The Good and the Bad About Round Bale Feeders

There is an upside and a downside to every story, and the same goes for round bales. Round hay bales can be work easier if you have multiple horses on the property, but can cause problems with over-eaters.
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There is an upside and a downside to every story, and the same goes for round bales. Round hay bales can be work easier if you have multiple horses on the property, but can cause problems with over-eaters.

They?re handy, those big round bales weighing a half ton or more. From the right hay producer, round hay bales can contain hay of the same quality as small square bales. And with a tractor or skid steer loader you can plop one into a round-bale feeder and let your horses enjoy free choice feed until the round bale is gone.

Round-bale feeders tend to work best if you have a half-dozen or more horses that consume hay fairly rapidly. ? Dan Aadland

Round-bale feeders tend to work best if you have a half-dozen or more horses that consume hay fairly rapidly. ? Dan Aadland

The horse that tends to overeat can be put in a nearby corral for part of each day or night. It's a handy system, and a very common one for horses in my part of the West.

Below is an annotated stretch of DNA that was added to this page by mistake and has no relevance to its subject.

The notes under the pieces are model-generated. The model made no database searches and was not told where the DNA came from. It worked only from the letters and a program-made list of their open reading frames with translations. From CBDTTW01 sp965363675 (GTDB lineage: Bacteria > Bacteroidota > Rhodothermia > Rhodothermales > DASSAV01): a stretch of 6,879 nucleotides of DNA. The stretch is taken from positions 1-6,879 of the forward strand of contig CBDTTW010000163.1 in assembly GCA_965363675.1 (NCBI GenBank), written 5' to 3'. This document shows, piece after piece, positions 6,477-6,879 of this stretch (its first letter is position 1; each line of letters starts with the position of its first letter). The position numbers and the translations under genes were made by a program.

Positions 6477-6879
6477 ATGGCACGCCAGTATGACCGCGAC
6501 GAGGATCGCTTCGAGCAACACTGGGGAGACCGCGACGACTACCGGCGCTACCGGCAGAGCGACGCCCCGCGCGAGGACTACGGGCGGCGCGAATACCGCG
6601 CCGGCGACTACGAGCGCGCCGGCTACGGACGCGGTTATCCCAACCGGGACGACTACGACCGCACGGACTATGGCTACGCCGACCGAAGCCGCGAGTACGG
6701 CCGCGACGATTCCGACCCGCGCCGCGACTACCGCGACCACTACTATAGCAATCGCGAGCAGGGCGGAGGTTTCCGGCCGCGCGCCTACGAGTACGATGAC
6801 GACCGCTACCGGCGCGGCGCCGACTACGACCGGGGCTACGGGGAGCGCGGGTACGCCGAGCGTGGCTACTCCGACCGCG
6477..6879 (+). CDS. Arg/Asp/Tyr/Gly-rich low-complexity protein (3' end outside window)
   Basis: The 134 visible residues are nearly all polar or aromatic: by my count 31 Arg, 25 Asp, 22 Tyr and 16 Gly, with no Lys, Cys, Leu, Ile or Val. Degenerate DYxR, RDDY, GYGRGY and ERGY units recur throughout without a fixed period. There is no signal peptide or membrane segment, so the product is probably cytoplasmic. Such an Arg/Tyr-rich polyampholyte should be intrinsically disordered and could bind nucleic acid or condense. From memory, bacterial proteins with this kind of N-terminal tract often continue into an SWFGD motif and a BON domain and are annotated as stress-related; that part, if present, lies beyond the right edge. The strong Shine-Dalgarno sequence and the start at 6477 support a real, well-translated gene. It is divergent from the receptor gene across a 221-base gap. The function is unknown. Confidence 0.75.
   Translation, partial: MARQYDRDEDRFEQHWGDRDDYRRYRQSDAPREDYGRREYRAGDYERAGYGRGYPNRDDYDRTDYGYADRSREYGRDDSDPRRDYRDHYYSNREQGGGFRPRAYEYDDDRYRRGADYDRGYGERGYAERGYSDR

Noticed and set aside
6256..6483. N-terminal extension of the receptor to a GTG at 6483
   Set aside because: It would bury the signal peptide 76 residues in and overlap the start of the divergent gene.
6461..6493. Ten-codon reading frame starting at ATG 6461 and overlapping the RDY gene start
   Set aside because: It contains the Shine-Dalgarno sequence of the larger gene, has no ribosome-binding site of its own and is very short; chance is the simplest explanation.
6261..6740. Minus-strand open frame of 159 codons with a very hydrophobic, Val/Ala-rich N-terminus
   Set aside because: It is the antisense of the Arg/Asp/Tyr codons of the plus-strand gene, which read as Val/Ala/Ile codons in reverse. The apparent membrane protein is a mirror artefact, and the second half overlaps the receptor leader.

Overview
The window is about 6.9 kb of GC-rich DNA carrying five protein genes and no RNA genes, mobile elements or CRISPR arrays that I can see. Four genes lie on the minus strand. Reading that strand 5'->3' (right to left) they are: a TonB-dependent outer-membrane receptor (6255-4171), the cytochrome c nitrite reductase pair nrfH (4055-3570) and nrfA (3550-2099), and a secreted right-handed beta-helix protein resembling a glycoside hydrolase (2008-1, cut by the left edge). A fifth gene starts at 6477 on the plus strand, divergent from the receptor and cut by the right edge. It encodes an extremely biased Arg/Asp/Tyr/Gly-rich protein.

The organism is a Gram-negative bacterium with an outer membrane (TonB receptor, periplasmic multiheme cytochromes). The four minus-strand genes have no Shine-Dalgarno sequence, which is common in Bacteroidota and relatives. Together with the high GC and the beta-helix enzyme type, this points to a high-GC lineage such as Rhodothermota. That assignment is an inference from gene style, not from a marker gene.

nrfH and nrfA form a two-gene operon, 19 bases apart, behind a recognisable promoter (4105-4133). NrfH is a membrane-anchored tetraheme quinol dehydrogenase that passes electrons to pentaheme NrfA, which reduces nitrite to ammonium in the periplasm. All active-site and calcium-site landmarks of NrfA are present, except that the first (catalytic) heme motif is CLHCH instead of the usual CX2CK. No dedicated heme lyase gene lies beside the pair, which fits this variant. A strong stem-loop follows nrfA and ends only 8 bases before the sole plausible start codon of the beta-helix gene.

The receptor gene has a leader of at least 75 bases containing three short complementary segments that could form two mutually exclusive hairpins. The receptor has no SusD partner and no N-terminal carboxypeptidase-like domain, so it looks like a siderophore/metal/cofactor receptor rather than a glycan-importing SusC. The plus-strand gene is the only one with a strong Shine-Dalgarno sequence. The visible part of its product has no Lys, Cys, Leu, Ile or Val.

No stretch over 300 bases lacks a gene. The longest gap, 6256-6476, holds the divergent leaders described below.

But there's a downside. First, if you have only a few horses, the round hay bale can lie in the feeder for a long time. Unless the feeder has a roof, like some models do, weather will deteriorate the bale. Further, as the horses chew, small particles of hay will tend to sift to the bottom, making the tail end of the round hay bale dustier than when it was fresh.

And then there's the type of horse I call the nonstop eater. This is the horse that burrows his nose into the bale and doesn't come up for air. He lazily feeds with his nose deeply buried, breathing hay particles as he eats. Even if the hay is of high quality, this syndrome can be dangerous. It's a sure formula for the respiratory problem chronic obstructive pulmonary disease, commonly known as COPD or heaves.

Round-bale feeders tend to work best if you have a half-dozen or more horses that consume hay fairly rapidly. These feeders also work best with grass rather than alfalfa bales.

Be extra cautious of hay quality, and look out for the nonstop eater. He might have to be removed from the group and fed separately.

(For Dan Aadland?s full article on feed and water concerns for the trail horse, see ?Feed to Succeed,? see The Trail Rider, September/October ?11.)